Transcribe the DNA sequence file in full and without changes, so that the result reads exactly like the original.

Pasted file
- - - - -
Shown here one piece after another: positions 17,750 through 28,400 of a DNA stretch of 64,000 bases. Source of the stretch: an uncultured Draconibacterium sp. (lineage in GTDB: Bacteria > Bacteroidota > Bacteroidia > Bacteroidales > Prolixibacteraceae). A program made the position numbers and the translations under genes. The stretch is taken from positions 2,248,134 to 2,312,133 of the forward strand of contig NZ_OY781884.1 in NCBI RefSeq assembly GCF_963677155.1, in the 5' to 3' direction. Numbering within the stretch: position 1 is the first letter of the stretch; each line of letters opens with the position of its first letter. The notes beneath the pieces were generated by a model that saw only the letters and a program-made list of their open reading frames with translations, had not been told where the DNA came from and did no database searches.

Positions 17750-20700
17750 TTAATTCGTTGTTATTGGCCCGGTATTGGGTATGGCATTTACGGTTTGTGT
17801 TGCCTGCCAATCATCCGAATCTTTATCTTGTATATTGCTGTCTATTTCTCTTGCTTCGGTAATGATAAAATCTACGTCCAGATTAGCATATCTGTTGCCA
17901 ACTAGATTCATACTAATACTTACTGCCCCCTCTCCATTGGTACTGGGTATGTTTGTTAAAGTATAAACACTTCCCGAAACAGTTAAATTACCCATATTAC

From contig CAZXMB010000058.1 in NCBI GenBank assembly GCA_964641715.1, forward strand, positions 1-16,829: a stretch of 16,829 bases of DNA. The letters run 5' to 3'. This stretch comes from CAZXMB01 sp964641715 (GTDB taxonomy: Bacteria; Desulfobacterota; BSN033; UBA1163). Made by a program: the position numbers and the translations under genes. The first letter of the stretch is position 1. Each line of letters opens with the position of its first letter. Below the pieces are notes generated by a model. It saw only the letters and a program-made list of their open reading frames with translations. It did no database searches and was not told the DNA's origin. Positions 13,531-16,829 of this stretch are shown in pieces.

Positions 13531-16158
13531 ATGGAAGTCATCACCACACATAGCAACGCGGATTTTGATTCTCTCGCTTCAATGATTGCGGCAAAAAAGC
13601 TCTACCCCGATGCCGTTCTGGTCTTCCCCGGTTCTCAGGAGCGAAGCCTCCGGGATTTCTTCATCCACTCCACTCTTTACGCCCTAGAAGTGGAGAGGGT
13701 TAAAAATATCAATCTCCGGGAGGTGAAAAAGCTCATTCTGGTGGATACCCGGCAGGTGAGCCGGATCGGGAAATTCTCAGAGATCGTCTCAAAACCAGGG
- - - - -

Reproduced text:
Shown here one piece after another: positions 17,750 through 28,400 of a DNA stretch of 64,000 bases. Source of the stretch: an uncultured Draconibacterium sp. (lineage in GTDB: Bacteria > Bacteroidota > Bacteroidia > Bacteroidales > Prolixibacteraceae). A program made the position numbers and the translations under genes. The stretch is taken from positions 2,248,134 to 2,312,133 of the forward strand of contig NZ_OY781884.1 in NCBI RefSeq assembly GCF_963677155.1, in the 5' to 3' direction. Numbering within the stretch: position 1 is the first letter of the stretch; each line of letters opens with the position of its first letter. The notes beneath the pieces were generated by a model that saw only the letters and a program-made list of their open reading frames with translations, had not been told where the DNA came from and did no database searches.

Positions 17750-20700
17750 TTAATTCGTTGTTATTGGCCCGGTATTGGGTATGGCATTTACGGTTTGTGT
17801 TGCCTGCCAATCATCCGAATCTTTATCTTGTATATTGCTGTCTATTTCTCTTGCTTCGGTAATGATAAAATCTACGTCCAGATTAGCATATCTGTTGCCA
17901 ACTAGATTCATACTAATACTTACTGCCCCCTCTCCATTGGTACTGGGTATGTTTGTTAAAGTATAAACACTTCCCGAAACAGTTAAATTACCCATATTAC

From contig CAZXMB010000058.1 in NCBI GenBank assembly GCA_964641715.1, forward strand, positions 1-16,829: a stretch of 16,829 bases of DNA. The letters run 5' to 3'. This stretch comes from CAZXMB01 sp964641715 (GTDB taxonomy: Bacteria; Desulfobacterota; BSN033; UBA1163). Made by a program: the position numbers and the translations under genes. The first letter of the stretch is position 1. Each line of letters opens with the position of its first letter. Below the pieces are notes generated by a model. It saw only the letters and a program-made list of their open reading frames with translations. It did no database searches and was not told the DNA's origin. Positions 13,531-16,829 of this stretch are shown in pieces.

Positions 13531-16158
13531 ATGGAAGTCATCACCACACATAGCAACGCGGATTTTGATTCTCTCGCTTCAATGATTGCGGCAAAAAAGC
13601 TCTACCCCGATGCCGTTCTGGTCTTCCCCGGTTCTCAGGAGCGAAGCCTCCGGGATTTCTTCATCCACTCCACTCTTTACGCCCTAGAAGTGGAGAGGGT
13701 TAAAAATATCAATCTCCGGGAGGTGAAAAAGCTCATTCTGGTGGATACCCGGCAGGTGAGCCGGATCGGGAAATTCTCAGAGATCGTCTCAAAACCAGGG